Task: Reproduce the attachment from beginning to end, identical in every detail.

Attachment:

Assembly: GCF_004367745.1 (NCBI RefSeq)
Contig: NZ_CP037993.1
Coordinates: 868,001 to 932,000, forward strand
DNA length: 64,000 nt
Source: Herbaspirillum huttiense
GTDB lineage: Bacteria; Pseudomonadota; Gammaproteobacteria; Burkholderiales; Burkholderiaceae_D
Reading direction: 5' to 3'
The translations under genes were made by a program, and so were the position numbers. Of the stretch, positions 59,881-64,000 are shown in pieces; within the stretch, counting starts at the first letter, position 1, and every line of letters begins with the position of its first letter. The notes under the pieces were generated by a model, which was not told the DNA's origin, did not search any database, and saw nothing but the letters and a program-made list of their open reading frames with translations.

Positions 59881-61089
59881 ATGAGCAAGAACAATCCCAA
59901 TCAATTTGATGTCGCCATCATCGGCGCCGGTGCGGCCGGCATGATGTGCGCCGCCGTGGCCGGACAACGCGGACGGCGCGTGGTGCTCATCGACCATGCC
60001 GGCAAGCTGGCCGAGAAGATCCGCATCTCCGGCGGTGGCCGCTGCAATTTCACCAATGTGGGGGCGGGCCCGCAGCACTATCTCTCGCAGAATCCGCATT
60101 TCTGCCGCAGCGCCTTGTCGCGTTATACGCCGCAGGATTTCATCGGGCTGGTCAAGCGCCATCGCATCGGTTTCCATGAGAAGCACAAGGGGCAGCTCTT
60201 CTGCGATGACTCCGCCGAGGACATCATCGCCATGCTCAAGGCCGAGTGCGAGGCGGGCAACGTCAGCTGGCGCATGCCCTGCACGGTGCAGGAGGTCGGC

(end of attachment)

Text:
Assembly: GCF_004367745.1 (NCBI RefSeq)
Contig: NZ_CP037993.1
Coordinates: 868,001 to 932,000, forward strand
DNA length: 64,000 nt
Source: Herbaspirillum huttiense
GTDB lineage: Bacteria; Pseudomonadota; Gammaproteobacteria; Burkholderiales; Burkholderiaceae_D
Reading direction: 5' to 3'
The translations under genes were made by a program, and so were the position numbers. Of the stretch, positions 59,881-64,000 are shown in pieces; within the stretch, counting starts at the first letter, position 1, and every line of letters begins with the position of its first letter. The notes under the pieces were generated by a model, which was not told the DNA's origin, did not search any database, and saw nothing but the letters and a program-made list of their open reading frames with translations.

Positions 59881-61089
59881 ATGAGCAAGAACAATCCCAA
59901 TCAATTTGATGTCGCCATCATCGGCGCCGGTGCGGCCGGCATGATGTGCGCCGCCGTGGCCGGACAACGCGGACGGCGCGTGGTGCTCATCGACCATGCC
60001 GGCAAGCTGGCCGAGAAGATCCGCATCTCCGGCGGTGGCCGCTGCAATTTCACCAATGTGGGGGCGGGCCCGCAGCACTATCTCTCGCAGAATCCGCATT
60101 TCTGCCGCAGCGCCTTGTCGCGTTATACGCCGCAGGATTTCATCGGGCTGGTCAAGCGCCATCGCATCGGTTTCCATGAGAAGCACAAGGGGCAGCTCTT
60201 CTGCGATGACTCCGCCGAGGACATCATCGCCATGCTCAAGGCCGAGTGCGAGGCGGGCAACGTCAGCTGGCGCATGCCCTGCACGGTGCAGGAGGTCGGC